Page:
Anomalous radar backscatter from Titan’s surface?

M.A. Janssen a,⇑, A. Le Gall a, L.C. Wyeb
a Jet Propulsion Laboratory, California Institute of Technology, Pasadena, CA 91109, USA
b Stanford University, Electrical Engineering Department, Stanford, CA 94305, USA

Article history:
Received 21 April 2010
Revised 11 November 2010
Accepted 14 November 2010
Available online 26 November 2010

Satellites, Surfaces
Radio observations
Radar observations

a b s t r a c t

Since Cassini arrived at Saturn in 2004, its moon Titan has been thoroughly mapped by the RADAR instrument
at 2-cm wavelength, in both active and passive modes. Some regions on Titan, including Xanadu
and various bright hummocky bright terrains, contain surfaces that are among the most radar-bright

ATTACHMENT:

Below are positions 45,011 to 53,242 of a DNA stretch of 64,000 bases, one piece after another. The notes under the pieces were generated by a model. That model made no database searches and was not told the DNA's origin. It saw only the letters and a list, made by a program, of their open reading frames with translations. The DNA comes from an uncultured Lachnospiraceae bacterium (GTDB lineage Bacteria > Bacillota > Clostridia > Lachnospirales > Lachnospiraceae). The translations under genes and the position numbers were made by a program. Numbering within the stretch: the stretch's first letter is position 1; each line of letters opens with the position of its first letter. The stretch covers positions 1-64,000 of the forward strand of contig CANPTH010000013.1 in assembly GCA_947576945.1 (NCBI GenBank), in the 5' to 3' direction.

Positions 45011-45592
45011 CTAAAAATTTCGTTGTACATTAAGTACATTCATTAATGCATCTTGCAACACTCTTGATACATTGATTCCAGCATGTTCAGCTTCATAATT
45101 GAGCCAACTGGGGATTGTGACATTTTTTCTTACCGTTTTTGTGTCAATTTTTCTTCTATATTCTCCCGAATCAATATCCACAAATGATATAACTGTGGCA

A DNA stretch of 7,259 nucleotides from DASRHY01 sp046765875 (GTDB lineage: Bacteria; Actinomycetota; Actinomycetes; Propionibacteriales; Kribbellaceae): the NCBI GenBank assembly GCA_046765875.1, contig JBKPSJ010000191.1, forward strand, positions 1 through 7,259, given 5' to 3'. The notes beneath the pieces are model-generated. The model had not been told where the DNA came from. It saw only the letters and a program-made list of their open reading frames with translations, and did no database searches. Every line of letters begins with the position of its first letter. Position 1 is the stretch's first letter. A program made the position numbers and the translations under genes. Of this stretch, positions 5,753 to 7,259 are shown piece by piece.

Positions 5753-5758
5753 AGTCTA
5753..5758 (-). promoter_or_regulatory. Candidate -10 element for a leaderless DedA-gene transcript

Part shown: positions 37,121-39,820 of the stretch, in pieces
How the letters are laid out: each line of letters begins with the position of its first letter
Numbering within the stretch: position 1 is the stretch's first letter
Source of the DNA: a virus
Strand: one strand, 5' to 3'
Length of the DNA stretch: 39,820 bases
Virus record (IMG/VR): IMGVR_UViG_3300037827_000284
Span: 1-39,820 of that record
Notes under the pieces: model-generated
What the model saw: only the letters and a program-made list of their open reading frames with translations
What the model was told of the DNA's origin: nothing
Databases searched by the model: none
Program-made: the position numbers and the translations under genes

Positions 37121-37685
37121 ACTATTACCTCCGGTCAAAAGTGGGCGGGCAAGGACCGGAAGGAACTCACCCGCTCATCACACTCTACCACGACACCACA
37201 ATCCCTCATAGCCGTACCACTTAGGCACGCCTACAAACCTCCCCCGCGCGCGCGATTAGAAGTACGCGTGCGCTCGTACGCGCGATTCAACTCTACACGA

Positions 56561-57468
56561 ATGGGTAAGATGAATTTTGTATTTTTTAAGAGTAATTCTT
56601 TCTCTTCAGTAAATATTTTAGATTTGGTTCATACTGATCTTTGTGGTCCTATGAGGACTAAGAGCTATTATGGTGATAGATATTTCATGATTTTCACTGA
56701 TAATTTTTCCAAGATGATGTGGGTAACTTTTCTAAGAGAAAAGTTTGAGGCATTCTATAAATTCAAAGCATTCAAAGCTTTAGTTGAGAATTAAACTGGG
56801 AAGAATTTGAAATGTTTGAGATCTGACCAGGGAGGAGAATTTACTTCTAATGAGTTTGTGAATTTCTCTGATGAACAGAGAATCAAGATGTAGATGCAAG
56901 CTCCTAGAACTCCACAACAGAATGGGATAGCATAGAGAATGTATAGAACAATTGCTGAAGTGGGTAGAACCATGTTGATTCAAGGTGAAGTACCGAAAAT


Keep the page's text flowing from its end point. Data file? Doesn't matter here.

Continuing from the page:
encountered in the Solar System. This high brightness has been generally attributed to volume scattering
processes in the inhomogeneous, low-loss medium expected for a cold, icy satellite surface. We can test
this assumption now that the emissivity has been obtained from the concurrent radiometric measurements
for nearly all the surface, with unprecedented accuracy (Janssen et al., and the Cassini RADAR
Team [2009]. Icarus 200, 222–239). Kirchhoff’s law of thermal radiation relates the radar and radiometric
properties in a way that has never been fully exploited. In this paper we examine here how this law may
be applied in this case to better understand the nature of Titan’s radar-bright regions. We develop a quantitative
model that, when compared to the observational data, allows us to conclude that either the
reflective characteristics of the putative volume scattering subsurface must be highly constrained, or,
more likely, organized structure on or in the surface is present that enhances the backscatter.
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